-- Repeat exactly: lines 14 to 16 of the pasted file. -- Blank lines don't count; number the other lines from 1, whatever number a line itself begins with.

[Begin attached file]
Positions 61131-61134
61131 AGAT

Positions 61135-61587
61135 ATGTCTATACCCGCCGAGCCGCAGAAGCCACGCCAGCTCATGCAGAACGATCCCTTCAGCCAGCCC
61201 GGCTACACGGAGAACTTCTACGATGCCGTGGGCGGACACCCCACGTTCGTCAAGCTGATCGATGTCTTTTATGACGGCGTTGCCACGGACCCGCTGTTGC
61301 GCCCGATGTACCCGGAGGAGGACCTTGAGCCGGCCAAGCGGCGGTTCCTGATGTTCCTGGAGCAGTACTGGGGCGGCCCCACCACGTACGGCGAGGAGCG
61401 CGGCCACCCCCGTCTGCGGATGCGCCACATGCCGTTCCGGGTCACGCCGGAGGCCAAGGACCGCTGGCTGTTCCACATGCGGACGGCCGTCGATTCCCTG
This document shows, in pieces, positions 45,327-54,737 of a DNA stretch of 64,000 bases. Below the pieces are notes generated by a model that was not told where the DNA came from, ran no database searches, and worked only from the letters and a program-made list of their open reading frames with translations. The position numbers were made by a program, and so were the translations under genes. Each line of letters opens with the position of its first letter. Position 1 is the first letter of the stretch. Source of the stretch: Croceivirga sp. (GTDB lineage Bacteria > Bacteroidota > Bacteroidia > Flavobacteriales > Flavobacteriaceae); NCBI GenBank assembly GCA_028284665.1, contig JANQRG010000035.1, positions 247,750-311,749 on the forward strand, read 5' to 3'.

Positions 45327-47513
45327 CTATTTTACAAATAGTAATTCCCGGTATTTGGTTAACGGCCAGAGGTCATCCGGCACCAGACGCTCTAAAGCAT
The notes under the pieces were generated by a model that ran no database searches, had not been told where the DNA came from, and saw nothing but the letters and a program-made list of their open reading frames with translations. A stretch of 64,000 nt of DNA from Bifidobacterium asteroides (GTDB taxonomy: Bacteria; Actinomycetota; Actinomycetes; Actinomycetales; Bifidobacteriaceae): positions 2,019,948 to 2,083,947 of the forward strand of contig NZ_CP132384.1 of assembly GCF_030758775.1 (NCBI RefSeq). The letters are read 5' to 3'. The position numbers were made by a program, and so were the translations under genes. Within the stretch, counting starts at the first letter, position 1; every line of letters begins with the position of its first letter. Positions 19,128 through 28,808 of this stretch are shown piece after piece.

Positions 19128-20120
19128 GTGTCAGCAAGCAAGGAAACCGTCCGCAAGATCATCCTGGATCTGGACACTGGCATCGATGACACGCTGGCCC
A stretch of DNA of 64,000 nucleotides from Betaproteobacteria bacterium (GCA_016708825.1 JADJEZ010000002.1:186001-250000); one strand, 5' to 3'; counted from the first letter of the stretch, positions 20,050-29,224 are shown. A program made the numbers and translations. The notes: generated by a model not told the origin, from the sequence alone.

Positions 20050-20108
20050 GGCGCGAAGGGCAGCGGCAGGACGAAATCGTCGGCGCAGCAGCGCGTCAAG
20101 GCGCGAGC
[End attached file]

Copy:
A stretch of DNA of 64,000 nucleotides from Betaproteobacteria bacterium (GCA_016708825.1 JADJEZ010000002.1:186001-250000); one strand, 5' to 3'; counted from the first letter of the stretch, positions 20,050-29,224 are shown. A program made the numbers and translations. The notes: generated by a model not told the origin, from the sequence alone.

Positions 20050-20108
20050 GGCGCGAAGGGCAGCGGCAGGACGAAATCGTCGGCGCAGCAGCGCGTCAAG